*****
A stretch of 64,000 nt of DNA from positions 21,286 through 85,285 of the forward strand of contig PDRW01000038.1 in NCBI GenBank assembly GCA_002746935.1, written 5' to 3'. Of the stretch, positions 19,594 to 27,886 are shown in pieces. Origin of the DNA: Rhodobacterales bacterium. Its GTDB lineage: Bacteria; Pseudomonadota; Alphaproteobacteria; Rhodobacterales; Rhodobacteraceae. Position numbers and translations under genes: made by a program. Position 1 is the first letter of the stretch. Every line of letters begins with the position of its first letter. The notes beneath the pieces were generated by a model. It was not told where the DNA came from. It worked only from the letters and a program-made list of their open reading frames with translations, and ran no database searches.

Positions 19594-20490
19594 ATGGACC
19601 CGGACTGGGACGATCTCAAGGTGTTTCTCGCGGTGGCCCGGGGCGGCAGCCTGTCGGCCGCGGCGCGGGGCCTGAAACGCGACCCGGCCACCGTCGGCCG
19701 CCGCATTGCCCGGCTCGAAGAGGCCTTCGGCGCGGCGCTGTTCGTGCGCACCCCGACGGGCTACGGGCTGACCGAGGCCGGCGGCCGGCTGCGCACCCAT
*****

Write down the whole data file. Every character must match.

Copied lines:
A stretch of 64,000 nt of DNA from positions 21,286 through 85,285 of the forward strand of contig PDRW01000038.1 in NCBI GenBank assembly GCA_002746935.1, written 5' to 3'. Of the stretch, positions 19,594 to 27,886 are shown in pieces. Origin of the DNA: Rhodobacterales bacterium. Its GTDB lineage: Bacteria; Pseudomonadota; Alphaproteobacteria; Rhodobacterales; Rhodobacteraceae. Position numbers and translations under genes: made by a program. Position 1 is the first letter of the stretch. Every line of letters begins with the position of its first letter. The notes beneath the pieces were generated by a model. It was not told where the DNA came from. It worked only from the letters and a program-made list of their open reading frames with translations, and ran no database searches.

Positions 19594-20490
19594 ATGGACC
19601 CGGACTGGGACGATCTCAAGGTGTTTCTCGCGGTGGCCCGGGGCGGCAGCCTGTCGGCCGCGGCGCGGGGCCTGAAACGCGACCCGGCCACCGTCGGCCG
19701 CCGCATTGCCCGGCTCGAAGAGGCCTTCGGCGCGGCGCTGTTCGTGCGCACCCCGACGGGCTACGGGCTGACCGAGGCCGGCGGCCGGCTGCGCACCCAT